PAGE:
— Migrants held in a Backer County facility have filed a federal complaint alleging they faced racism and brutal physical abuse at the hands of U.S. Immigration and Customs Enforcement officers. One detainee said the beatings caused him to lose part of his hearing.
— If you’ve hit the jackpot on PredictIt, it might be a good time to cash out regulators are about to shut it down. But should they? Slate’s Bernard Stanford argues it should get a reprieve and explores the benefits of betting on — er, buying shares of — political outcomes.
— SITUATIONAL AWARENESS —
—@RSchooley: It’s a good state of affairs when an ex-President claims his passports were taken and everyone’s response is, “let’s hold on we’re not sure whether to believe him.”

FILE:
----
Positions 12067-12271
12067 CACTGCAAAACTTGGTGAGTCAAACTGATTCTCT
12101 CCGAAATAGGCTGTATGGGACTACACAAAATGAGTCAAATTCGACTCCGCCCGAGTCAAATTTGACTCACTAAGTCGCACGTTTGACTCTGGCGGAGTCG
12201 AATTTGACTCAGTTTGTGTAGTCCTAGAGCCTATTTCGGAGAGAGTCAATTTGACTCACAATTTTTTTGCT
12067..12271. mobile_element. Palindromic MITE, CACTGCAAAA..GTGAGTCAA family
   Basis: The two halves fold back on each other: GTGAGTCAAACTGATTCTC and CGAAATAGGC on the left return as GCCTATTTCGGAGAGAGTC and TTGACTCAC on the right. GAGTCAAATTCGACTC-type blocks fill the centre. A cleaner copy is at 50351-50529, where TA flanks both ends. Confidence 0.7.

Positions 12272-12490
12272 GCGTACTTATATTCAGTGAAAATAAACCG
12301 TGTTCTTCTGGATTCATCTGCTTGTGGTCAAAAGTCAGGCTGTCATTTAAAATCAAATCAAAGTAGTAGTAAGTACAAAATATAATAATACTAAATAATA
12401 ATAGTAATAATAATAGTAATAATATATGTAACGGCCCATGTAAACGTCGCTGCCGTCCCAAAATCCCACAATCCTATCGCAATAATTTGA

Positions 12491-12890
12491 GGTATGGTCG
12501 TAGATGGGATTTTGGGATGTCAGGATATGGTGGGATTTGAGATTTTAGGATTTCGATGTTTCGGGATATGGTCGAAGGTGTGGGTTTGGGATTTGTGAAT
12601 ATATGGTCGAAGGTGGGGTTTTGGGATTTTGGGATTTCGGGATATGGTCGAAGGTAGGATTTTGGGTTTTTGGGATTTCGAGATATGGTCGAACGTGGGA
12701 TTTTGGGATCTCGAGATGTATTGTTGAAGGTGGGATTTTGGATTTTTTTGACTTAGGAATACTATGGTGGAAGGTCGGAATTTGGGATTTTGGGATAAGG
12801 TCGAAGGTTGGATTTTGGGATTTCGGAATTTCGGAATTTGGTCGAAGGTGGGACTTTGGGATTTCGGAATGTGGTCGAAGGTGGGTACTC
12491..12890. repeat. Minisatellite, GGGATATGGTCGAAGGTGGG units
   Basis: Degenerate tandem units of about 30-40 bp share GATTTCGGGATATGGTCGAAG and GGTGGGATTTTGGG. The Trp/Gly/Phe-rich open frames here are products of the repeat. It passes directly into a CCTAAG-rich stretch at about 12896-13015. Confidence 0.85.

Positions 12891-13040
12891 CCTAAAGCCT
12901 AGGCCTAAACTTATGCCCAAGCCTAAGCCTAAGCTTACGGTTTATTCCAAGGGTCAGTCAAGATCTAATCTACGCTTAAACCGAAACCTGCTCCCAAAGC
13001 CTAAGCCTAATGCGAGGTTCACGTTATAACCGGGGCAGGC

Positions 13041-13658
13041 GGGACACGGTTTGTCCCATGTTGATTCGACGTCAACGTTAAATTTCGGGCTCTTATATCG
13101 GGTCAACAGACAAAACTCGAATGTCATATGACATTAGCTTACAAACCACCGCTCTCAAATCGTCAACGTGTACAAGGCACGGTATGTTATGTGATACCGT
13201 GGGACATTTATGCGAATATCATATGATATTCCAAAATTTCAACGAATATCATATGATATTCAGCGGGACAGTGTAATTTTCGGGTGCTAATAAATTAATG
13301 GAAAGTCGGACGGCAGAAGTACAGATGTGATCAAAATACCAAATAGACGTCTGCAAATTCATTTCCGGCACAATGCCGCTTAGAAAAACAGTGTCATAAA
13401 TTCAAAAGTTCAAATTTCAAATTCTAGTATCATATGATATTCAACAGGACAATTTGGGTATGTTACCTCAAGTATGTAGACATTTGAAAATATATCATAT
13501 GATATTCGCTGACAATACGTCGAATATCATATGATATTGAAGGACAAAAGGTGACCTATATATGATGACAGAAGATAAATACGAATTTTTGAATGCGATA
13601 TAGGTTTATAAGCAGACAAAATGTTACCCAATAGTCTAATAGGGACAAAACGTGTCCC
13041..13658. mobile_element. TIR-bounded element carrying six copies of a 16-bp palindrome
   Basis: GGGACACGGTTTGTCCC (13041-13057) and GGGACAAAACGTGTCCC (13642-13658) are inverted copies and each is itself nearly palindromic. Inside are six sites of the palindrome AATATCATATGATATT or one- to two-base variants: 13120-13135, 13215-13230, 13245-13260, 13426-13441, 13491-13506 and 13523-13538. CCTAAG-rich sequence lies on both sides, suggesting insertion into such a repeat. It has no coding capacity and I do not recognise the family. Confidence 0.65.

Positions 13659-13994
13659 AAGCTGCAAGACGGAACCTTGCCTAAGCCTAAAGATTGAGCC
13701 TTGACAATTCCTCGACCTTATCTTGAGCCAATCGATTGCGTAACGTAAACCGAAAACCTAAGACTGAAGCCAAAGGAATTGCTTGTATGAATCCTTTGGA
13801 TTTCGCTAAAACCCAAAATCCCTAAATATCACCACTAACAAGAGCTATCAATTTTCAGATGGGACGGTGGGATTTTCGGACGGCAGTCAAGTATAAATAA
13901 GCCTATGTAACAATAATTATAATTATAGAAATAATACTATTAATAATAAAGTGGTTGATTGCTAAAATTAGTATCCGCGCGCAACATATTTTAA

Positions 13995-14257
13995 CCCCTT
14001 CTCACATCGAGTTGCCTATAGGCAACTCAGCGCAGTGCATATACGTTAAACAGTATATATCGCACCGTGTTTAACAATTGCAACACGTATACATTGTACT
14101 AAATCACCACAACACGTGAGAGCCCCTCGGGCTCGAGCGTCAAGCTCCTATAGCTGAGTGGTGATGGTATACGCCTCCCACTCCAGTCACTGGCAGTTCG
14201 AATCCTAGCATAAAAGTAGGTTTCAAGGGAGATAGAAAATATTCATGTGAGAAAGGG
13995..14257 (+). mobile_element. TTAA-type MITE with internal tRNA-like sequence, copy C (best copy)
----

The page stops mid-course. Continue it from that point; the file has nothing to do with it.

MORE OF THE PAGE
—@KariLake: Uh-oh! Twitter is on fire because I said President Trump & Gov @RonDeSantisFL both have “BDE” I stand by what I said.
— Jay O’Brien (@jayobtv) August 15, 2022
—@ChristinaPushaw: Things you hate to see: The Daily Beast wrote an article about how great South Walton is. It is beautiful, don’t get me wrong, a gem of Florida. But I don’t want brainwashed blue-haired Daily Beast content consumers to swarm it & destroy the vibes.
Miami in Pensacola ~ take 2 pic.twitter.com/vR6t8RXE50
— Michelle Salzman (@michellesalzman) August 14, 2022
In The Villages and there are lots of Loomers pic.twitter.com/C3pelpiX7Z
— Christopher Heath (@CHeathWFTV) August 15, 2022
—@GSMitter: One of our @ colleagues who was laid off made two pans of fudge and left them in the employee refrigerator on the day she came back to get her personal stuff — one with nuts and one without. Those are the quality of people @ disposed of last week.
Sunburn is authored and assembled by Peter Schorsch, Phil Ammann, Daniel Dean, Renzo Downey, Jacob Ogles, and Drew Wilson.
This article originally appeared here and was republished with permission.